12 January 2015 Edition
Trade unions and ‘the titanic battle of ideas’
Building an Alternative
A coherent narrative – in the form of a vision for the future, how a new, progressive Ireland might be built – has not yet emerged from this more populist Left
THE 1980s ushered in a global counter-revolution that transformed the world for the worse.
Margaret Thatcher’s oft-quoted dictum that “there is no such thing as society” was less an observation and more a declaration of intent, the enunciation of a crucial goal of neoliberal ideology.
For buccaneering, speculative markets to triumph, society as it existed had to be dismantled. That in turn required a full-scale assault on any organisations or institutions that promoted collectivist values – the trade union movement being an obvious target.
Fast-forward 30 years and the triumph of the market was brought to its natural, logical conclusion with the global collapse of 2008.
Yet the most immediate consequence was to further entrench the same neoliberal doctrine that caused the crisis.
Because it had so manifestly failed, the onset of crisis should have spelt the death knell of neoliberalism, but instead it appears to have given it a blood transfusion.
Unfortunately, the collapse also found the traditional social-democratic Left weakened and wanting.
• The trade union movement is critical to the process of renewal of the Left
It seems certain that 30 years of neoliberal counter-revolution sapped its intellectual confidence and vigour, while the 1990s dalliance with “The Third Way” (so beloved of Blair and Clinton) damaged its credibility.
But there are other reasons for the weakness of the global Left.
The collapse of the Soviet Union and the decision of China to become capitalist by decree fundamentally shifted the balance of power between capital and labour, leaving organised labour and its political allies in a far weaker state.
The addition of one and a half billion new industrial workers (in China and India) undermined the collective bargaining strength of trade unions almost overnight. Capital could go where it wanted to find new workers.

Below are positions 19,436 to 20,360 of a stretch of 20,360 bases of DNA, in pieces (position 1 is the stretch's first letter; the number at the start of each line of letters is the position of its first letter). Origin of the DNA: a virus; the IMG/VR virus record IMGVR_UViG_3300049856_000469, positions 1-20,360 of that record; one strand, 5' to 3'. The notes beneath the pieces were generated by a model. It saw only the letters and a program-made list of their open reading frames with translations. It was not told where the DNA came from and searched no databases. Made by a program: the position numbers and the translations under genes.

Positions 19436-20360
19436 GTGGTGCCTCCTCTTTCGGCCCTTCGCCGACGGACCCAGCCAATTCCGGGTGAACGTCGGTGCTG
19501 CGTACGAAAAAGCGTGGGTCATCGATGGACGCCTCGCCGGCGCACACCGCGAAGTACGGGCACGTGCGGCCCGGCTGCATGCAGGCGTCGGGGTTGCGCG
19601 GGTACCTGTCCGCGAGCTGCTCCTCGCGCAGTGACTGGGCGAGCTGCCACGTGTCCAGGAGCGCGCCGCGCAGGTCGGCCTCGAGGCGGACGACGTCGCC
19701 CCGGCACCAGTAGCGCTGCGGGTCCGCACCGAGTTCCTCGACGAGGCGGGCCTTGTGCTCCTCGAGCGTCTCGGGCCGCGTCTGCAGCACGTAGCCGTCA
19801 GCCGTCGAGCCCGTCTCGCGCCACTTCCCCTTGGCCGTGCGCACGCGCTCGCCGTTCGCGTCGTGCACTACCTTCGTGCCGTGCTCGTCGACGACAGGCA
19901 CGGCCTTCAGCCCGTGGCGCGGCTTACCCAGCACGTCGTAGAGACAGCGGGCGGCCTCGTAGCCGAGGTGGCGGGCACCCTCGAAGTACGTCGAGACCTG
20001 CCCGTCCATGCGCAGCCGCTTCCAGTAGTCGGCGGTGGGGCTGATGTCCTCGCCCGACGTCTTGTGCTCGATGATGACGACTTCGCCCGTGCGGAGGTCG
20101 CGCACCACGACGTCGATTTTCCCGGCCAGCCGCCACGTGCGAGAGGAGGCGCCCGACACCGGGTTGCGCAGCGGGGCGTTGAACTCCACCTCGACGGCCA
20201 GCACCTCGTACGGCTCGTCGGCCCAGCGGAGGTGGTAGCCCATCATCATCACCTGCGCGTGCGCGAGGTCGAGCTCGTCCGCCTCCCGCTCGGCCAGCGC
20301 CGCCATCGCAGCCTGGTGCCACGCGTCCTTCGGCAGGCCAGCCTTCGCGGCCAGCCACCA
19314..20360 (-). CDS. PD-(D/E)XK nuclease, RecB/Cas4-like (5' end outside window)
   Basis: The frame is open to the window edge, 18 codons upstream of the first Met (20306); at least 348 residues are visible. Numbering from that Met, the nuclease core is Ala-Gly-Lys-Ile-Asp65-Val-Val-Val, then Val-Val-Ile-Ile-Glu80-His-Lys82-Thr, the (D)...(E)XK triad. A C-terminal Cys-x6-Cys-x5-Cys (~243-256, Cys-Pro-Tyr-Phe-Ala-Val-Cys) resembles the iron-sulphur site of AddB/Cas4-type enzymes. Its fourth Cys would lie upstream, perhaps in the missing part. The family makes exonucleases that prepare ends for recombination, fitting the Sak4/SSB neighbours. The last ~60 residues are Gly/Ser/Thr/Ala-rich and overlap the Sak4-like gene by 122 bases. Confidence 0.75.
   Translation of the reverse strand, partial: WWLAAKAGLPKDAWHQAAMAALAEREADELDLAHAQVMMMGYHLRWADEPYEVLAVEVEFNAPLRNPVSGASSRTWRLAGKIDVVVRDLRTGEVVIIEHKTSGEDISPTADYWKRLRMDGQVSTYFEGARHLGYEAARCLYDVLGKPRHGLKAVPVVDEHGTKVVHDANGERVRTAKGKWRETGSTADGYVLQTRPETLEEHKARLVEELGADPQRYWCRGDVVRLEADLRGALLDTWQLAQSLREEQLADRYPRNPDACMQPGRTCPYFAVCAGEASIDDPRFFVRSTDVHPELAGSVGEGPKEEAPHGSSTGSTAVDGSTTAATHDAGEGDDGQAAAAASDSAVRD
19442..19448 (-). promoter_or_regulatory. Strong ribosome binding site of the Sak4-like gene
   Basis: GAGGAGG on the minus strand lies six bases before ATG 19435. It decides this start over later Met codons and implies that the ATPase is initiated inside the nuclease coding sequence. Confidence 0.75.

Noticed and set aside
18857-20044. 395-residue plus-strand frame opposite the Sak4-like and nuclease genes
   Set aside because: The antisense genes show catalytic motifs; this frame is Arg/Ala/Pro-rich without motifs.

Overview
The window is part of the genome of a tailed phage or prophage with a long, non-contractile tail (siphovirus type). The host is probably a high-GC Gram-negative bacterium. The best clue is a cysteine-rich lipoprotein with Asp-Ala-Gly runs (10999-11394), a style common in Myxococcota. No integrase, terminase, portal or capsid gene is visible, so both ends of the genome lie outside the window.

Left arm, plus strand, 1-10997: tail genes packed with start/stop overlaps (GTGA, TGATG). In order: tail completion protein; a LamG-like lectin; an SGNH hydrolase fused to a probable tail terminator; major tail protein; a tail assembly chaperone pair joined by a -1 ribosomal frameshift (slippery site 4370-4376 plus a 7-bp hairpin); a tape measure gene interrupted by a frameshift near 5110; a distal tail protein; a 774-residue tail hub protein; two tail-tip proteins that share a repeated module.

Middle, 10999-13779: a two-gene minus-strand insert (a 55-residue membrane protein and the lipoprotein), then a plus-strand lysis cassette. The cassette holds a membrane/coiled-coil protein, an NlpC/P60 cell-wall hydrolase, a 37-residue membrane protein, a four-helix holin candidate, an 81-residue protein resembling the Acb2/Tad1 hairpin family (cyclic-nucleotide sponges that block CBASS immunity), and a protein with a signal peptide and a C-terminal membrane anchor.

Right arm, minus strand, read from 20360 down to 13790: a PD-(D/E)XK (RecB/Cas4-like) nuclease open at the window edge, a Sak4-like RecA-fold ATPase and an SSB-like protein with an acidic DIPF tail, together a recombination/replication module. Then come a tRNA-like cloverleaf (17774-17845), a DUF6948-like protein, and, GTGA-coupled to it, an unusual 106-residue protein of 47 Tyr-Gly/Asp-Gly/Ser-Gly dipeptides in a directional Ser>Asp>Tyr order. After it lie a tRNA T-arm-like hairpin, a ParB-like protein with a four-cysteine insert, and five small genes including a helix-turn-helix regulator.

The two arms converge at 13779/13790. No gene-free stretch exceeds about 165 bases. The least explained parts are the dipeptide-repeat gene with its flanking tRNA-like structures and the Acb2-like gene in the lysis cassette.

Technology and the deregulation of capital markets exacerbated this, with footloose corporations forcing a race to the bottom in labour standards and tax.
In developed economies we now see a hollowing out of the labour market, the rise of low-paid, precarious work and increased inequality. If Thomas Piketty’s thesis is correct, we will see Dickensian levels of social division across Europe in the near future.
If you have free trade, the free circulation of capital and people and also undermine the social state and all forms of progressive taxation, the temptations of defensive nationalism and identity politics will very likely grow stronger.
This is seen in the rise of the Tea Party in the US, UKIP in Britain and the Front National in France.
But the drift away from mainstream politics is not an exclusively right-wing phenomenon.
It’s happening on the Left as well with Podemos in Spain, Syriza in Greece, the SNP in Scotland and Sinn Féin here.
Perhaps the most interesting aspect is that these parties have come from outside the traditional Left and labour movement and are largely responding to economic policies imposed from outside, by the Troika.
Crucially, they now occupy a space left open by traditional social democratic parties who have been unable to advance a persuasive alternative narrative to austerity.
But that coherent narrative – in the form of a vision for the future, how a new, progressive Ireland might be built – has not yet emerged from this more populist Left either.
If it is true that a new politics is being born in Ireland – particularly on the Left – it is imperative that this compelling narrative is central to its foundation.
Otherwise, the neoliberal vision will simply colonise and dominate all available policy space.
• Food banks: The onset of the crisis should have spelt the death knell of neoliberalism
The Left needs to recognise that we are engaged in a titanic battle of ideas. It is a battle we must win if we are to have any hope of shaping a better world, of tilting the balance in favour of the majority.
To do that we must be able to convince our fellow citizens that there is a better and fairer way of running the economy and society.
We must credibly explain that people are homeless and go hungry as a result of political choices and not because of the application of some iron law of economics.
Most importantly of all, we have to assert that the economy must serve society and not vice versa. As the largest civil society body on the island of Ireland, the trade union movement is critical to this process of renewal
Organised labour has existed in Ireland for more than 200 years. It was an underground movement until 1824, when Westminster decriminalised trade unions by revoking the Combination Acts. By 1850, all trades were unionised.
The movement went on to found the Labour Party in 1912. The 1916 Proclamation was printed in Liberty Hall, and the Citizen Army was first into the GPO.
The 1919 Democratic Programme represented the trade union movement’s contribution to the shaping of the new state.
It seems that moment may be on us again.